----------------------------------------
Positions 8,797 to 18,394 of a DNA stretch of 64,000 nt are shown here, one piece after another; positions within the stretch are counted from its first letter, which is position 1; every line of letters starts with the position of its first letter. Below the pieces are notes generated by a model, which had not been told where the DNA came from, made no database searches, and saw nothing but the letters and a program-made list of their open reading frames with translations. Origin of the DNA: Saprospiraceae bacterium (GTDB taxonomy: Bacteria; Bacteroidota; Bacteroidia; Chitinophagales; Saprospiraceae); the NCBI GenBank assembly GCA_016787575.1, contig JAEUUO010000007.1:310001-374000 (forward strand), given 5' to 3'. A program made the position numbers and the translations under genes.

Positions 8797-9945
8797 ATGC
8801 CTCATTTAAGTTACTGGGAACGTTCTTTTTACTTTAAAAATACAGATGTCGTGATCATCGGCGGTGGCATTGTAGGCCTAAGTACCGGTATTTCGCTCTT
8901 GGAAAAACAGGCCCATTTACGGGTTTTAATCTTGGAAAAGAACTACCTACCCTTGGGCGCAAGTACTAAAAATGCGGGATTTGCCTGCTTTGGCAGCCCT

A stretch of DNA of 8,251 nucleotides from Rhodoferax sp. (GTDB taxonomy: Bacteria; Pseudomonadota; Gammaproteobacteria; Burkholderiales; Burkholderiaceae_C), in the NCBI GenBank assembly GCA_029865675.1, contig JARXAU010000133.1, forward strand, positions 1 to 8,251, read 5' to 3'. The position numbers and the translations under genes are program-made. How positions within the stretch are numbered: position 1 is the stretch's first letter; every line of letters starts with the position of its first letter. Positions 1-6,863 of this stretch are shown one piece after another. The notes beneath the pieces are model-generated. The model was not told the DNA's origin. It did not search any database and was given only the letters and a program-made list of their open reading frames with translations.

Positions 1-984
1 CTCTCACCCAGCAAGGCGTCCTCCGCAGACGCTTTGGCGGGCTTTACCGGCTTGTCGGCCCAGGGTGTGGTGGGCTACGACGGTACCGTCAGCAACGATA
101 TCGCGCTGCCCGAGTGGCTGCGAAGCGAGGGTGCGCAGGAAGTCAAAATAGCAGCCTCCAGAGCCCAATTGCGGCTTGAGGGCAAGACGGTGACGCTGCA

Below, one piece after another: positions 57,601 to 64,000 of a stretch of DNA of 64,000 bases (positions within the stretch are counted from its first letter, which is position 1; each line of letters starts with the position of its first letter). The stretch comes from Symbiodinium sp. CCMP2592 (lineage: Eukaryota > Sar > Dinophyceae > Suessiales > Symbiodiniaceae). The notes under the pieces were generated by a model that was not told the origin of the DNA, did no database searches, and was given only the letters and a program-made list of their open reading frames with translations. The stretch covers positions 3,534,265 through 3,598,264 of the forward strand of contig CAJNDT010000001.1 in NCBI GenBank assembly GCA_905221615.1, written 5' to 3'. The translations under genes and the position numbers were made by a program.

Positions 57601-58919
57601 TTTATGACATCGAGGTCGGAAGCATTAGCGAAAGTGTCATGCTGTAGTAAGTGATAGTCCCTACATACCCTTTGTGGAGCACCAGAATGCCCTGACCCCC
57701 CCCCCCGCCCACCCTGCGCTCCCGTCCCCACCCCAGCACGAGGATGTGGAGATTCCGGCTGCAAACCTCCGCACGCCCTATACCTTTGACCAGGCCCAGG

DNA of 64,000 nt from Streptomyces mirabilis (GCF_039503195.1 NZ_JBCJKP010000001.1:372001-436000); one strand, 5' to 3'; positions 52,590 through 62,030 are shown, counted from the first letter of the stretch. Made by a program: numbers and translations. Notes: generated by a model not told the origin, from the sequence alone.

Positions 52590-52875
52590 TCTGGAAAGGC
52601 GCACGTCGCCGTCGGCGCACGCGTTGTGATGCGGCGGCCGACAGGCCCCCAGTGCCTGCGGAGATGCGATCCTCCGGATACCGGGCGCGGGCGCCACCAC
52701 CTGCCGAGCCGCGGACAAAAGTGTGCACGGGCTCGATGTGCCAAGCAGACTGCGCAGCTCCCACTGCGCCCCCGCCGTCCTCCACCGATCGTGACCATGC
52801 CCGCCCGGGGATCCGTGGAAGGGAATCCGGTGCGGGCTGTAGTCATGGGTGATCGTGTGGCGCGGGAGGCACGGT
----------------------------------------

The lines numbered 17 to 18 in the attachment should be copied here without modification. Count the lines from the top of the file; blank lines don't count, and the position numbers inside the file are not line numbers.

52601 GCACGTCGCCGTCGGCGCACGCGTTGTGATGCGGCGGCCGACAGGCCCCCAGTGCCTGCGGAGATGCGATCCTCCGGATACCGGGCGCGGGCGCCACCAC
52701 CTGCCGAGCCGCGGACAAAAGTGTGCACGGGCTCGATGTGCCAAGCAGACTGCGCAGCTCCCACTGCGCCCCCGCCGTCCTCCACCGATCGTGACCATGC